Acknowledging that Australia is in the midst of a technological transformation, federal Labor leader, Anthony Albanese, outlined in the first Vision Statement how the Labor party seeks to ensure Australia will have a manufacturing boom.
Delivered in Perth, at the Committee for Economic Development of Australia (CEDA), Albanese set the tone for the way that the federal Labor party will approach industrial and national policy.
“With the right planning and vision, Australia can not only continue to be an energy exporting superpower, we can also enjoy a new manufacturing boom,” said Albanese.
Citing the development of LNG for export, and the potential of hydrogen to play a similar role in the future, Albanese said that through investing in the development of a hydrogen export industry and a 50 per cent renewable energy industry locally, Australia would create 87,000 jobs.
“Working towards a low-carbon future provides the opportunity to revitalise the Australian manufacturing sector,” he said.
“In the century that’s before us, the nations that will transform into manufacturing powerhouses are those that can harness the cheapest renewable energy resources.”
Using solar, wind, and wave energy could lead to metal manufacturing and other energy intensive manufacturing industries having a competitive advantage in Australia, said the Labor leader.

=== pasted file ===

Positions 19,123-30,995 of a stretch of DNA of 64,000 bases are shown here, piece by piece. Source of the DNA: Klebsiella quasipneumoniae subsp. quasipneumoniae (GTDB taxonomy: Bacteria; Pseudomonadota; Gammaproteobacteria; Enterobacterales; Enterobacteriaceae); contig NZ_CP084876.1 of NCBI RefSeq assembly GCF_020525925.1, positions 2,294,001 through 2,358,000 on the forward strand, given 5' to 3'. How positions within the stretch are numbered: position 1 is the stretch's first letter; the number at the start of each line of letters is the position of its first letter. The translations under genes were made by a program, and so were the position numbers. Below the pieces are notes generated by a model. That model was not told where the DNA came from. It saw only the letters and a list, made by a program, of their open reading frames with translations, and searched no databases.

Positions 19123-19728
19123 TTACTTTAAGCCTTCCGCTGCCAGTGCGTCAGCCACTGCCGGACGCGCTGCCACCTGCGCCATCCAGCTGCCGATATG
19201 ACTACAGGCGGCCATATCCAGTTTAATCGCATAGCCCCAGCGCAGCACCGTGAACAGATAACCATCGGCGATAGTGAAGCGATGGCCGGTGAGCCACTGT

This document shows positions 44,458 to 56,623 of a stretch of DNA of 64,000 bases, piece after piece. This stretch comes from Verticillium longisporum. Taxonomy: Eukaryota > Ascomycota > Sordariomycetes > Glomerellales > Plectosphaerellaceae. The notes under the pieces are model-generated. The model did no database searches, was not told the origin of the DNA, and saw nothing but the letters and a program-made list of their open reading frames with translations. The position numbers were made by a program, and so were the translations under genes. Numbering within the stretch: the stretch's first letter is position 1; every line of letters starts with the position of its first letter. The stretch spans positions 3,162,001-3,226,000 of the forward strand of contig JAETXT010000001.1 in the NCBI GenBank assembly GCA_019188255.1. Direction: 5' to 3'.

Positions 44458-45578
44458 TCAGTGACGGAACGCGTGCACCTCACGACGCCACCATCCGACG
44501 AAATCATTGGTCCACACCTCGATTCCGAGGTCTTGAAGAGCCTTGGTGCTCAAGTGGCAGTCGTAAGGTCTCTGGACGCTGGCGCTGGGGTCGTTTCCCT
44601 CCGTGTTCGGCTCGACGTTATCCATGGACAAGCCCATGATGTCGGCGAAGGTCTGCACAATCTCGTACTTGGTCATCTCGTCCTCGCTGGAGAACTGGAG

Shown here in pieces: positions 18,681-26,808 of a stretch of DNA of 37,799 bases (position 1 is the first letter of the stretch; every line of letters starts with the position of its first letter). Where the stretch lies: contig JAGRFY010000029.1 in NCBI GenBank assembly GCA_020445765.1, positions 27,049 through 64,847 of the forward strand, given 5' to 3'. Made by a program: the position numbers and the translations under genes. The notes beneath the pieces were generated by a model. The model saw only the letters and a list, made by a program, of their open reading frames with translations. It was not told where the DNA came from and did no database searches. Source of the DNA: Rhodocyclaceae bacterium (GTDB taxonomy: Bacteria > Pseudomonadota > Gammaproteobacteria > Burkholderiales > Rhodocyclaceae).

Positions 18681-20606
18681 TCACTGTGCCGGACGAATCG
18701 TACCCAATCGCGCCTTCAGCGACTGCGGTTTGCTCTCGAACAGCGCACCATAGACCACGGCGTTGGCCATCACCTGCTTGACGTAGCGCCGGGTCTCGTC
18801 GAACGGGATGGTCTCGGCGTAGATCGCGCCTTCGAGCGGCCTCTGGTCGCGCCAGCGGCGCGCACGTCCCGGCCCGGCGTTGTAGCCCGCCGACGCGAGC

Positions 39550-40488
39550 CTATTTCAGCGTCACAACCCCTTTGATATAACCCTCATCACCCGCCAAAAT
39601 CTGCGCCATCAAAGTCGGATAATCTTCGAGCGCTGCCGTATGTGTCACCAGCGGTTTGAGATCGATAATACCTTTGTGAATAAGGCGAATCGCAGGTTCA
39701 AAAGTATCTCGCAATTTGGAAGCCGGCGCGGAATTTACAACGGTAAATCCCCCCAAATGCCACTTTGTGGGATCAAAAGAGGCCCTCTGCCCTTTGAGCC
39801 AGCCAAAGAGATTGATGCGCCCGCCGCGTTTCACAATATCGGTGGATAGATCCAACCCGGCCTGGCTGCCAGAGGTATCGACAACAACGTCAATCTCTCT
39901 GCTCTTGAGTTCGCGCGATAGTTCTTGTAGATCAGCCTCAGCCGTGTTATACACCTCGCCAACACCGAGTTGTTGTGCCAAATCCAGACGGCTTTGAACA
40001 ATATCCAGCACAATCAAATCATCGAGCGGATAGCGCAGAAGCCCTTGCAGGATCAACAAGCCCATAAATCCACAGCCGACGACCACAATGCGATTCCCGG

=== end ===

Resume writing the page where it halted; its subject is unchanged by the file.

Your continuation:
Albanese also highlighted how Australia’s mineral resources could spur a local manufacturing sector. Noting that Australia is the second largest producer of rare earth elements, as well as holding the greatest reserves of iron and titanium, Albanese highlighted how using these resources locally and using them to create added value products, as is occurring in Western Australia with lithium.
“Right here in WA, we are seeing the emergence of an industry adding upstream value to a resource – creating new processing and manufacturing industries and, crucially, creating regional and metropolitan jobs,” he said.
“Labor’s vision for Australia will always be one of a country that continues to make things.”
For this to occur, Albanese argued that the federal government could bring forward infrastructure investment to drive business investment. In addition, Albanese promoted the idea of the establishment of a National Centre of AI Excellence to manage the technological transition underway, as well as a national project to repair the VET sector, Jobs and Skills Australia.